Spring Sing performances began Thursday and will conclude Saturday, altering several traditions to adhere to COVID-19 guidelines.
One of the primary deviations from a typical Spring Sing show is that this year’s shows did not occur Easter weekend for the first time since 1999. While Spring Sing has been performed on Easter weekend for decades, the production was scheduled for two weeks afterward this year due to COVID-19: Many groups needed more time and opportunities to rehearse so the cast could be safely split into groups for social distancing during rehearsals. Next year, however, Spring Sing will return to being performed Easter weekend.
While Easter is a part of many Harding students’ and employees’ Easter weekend, some took advantage of the less busy holiday weekend this year. For some participants, this date change created a change in holiday traditions. According to an April 12 survey conducted on the Harding Student Publication’s Instagram account, 66% of respondents said they typically attend Spring Sing, and 53% said they plan to attend this year. Of the latter, 85% said they would attend in person. Sixty-four percent of respondents said Spring Sing was not typically a part of their family’s Easter traditions, and 66% said they did not go home for Easter weekend.
Among other alterations to typical Spring Sing rules and traditions was clubs’ abilities to sing during live performances. Cindee Stockstill, recruiter and retention specialist for the theater department, said masks and social distancing had to be implemented not only in all performances, but also in all rehearsals and meetings.
“To limit the number of performers on stage, we have pre-recorded the Jazz Band features as well as the production numbers with the hosts, hostesses and ensemble,” Stockstill said. “The clubs were limited in the number of people who could sing on the track, and they had to sing in masks. While the audience will be limited in numbers, the enthusiasm and the joy of the performers will still come through.”
Additionally, rather than having external judges, some members of Harding faculty and staff will judge the shows this year.
Senior Ava Montgomery, two-time Spring Sing hostess (not including her selection in 2020), said one of the more significant changes to this year’s production is that they did not perform the children’s matinee before officially opening the show.
“[The children’s matinee] is like our glorified dress rehearsal, and the kids are the most fun audience,” Montgomery said. “You can go out and mess up everything that you’ve practiced, and they will just laugh and cheer and love every second of it. They’re very forgiving, and that is always so much fun, so we’re not doing that this year because of COVID, so that’s been a bummer, but we totally understand.”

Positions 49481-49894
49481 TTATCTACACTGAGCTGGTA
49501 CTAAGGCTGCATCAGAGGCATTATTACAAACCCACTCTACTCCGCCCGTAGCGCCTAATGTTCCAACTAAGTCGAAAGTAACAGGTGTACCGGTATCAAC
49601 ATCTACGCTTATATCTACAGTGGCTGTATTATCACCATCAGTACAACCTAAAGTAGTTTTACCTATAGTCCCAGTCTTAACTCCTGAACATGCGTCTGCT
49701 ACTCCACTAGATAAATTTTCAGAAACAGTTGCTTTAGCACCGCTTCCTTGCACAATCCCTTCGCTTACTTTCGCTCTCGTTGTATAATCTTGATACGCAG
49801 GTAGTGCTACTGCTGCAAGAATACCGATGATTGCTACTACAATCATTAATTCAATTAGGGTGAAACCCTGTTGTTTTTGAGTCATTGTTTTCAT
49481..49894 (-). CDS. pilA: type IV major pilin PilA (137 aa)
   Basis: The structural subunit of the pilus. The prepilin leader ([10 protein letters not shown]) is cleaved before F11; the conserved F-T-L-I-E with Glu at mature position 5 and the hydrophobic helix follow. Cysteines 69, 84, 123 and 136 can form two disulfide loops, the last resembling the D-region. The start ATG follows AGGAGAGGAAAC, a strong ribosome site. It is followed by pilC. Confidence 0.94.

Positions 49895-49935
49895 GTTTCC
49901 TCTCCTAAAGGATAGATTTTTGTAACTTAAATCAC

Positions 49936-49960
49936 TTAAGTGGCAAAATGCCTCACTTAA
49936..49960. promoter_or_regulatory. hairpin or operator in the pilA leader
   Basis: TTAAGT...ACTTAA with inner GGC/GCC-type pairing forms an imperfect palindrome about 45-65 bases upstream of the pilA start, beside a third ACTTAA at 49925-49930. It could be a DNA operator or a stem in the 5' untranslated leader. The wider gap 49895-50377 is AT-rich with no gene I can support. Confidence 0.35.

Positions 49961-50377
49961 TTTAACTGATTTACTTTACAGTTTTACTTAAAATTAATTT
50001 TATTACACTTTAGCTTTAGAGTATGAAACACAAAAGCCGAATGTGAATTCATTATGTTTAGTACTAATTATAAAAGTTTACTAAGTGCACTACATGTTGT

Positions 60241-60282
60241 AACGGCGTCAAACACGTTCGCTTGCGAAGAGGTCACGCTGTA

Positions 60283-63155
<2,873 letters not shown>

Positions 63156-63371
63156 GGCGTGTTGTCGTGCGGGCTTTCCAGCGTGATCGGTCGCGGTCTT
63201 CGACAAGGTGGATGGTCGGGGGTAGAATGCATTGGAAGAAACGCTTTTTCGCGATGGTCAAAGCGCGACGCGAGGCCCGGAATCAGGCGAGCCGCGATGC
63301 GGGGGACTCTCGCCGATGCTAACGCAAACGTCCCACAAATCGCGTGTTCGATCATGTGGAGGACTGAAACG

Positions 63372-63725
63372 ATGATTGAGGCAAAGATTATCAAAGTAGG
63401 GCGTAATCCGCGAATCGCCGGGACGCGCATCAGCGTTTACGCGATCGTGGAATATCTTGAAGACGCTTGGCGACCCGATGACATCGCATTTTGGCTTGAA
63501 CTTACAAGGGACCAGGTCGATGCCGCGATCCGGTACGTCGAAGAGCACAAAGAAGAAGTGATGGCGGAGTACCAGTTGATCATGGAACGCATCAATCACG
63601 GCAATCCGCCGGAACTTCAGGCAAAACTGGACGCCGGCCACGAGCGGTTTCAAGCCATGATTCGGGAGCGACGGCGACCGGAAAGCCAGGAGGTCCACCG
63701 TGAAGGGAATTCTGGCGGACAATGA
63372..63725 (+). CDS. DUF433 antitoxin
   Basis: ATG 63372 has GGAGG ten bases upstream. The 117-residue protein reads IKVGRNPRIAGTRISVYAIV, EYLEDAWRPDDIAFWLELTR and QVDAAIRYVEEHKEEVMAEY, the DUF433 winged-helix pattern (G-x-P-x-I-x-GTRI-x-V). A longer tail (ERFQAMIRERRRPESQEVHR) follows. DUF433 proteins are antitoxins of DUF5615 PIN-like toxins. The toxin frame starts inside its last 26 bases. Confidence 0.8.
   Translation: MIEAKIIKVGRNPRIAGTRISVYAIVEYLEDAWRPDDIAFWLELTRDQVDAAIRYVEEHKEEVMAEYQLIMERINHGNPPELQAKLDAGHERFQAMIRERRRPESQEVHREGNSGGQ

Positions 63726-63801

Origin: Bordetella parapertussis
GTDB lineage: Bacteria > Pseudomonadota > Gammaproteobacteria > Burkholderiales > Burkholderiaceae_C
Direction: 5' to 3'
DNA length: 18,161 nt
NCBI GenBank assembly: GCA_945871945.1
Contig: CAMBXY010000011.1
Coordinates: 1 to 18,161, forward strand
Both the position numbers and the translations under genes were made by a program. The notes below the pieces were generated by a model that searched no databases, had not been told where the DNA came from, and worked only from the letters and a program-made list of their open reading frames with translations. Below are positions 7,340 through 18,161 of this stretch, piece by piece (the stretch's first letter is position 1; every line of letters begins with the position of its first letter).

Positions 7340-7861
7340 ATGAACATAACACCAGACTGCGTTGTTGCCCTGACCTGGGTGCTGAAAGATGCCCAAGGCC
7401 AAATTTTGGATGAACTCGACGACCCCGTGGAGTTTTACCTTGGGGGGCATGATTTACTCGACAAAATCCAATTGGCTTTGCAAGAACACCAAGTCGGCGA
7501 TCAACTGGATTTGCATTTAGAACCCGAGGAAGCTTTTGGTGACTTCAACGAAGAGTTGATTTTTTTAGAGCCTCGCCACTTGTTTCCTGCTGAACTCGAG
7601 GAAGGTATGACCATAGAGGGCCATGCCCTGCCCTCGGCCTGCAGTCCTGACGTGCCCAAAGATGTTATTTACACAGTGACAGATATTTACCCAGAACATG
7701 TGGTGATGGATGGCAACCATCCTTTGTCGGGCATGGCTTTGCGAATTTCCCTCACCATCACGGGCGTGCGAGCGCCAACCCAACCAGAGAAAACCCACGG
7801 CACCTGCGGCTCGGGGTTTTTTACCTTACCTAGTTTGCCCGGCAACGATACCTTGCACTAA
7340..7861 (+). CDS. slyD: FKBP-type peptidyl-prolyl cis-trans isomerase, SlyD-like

Montgomery said that since children will not be able to attend a children’s matinee, she hopes they will attend one of the shows with their parents.
Dr. Steven Frye, chair of the theatre department and director of Spring Sing, is eager to reclaim what was lost last year due to the cancellation of “Once Upon a Time.” Frye said he made the initial proposal in November 2020 to limit Spring Sing show attendees to
students and employees. University President David Burks made the appeal in February 2021 to host a larger audience, which was later approved. Despite the restrictions, many accommodations are being made to make the production possible.
“We’re gonna do this thing, and I’m excited,” Frye said.
Senior Hallie Martin, women’s social club Pi Theta Phi Spring Sing director, said she is glad the shows were moved back two weeks because it allows more of her cast and crew to receive the second dose of the COVID-19 vaccine to ensure a safer production.
“It’s also been a blessing since the new club members started practicing with our show at the beginning of February due to Club Week being pushed back to late January,” Martin said.
Despite the changes, Montgomery also said she is grateful for the opportunity to
perform this year and for all the memories she has made because of it.
“Spring Sing — whenever you’re involved in it so heavily — it always feels really important,” Montgomery said. “It’s so wonderful to be a part of something so much bigger than yourself, but this year in particular carries so much more weight of importance because we weren’t able to do it last year, and I’m just awestruck in rehearsal all the time … and I just think about it all the time and just how lucky we are that we are able to do it this year.”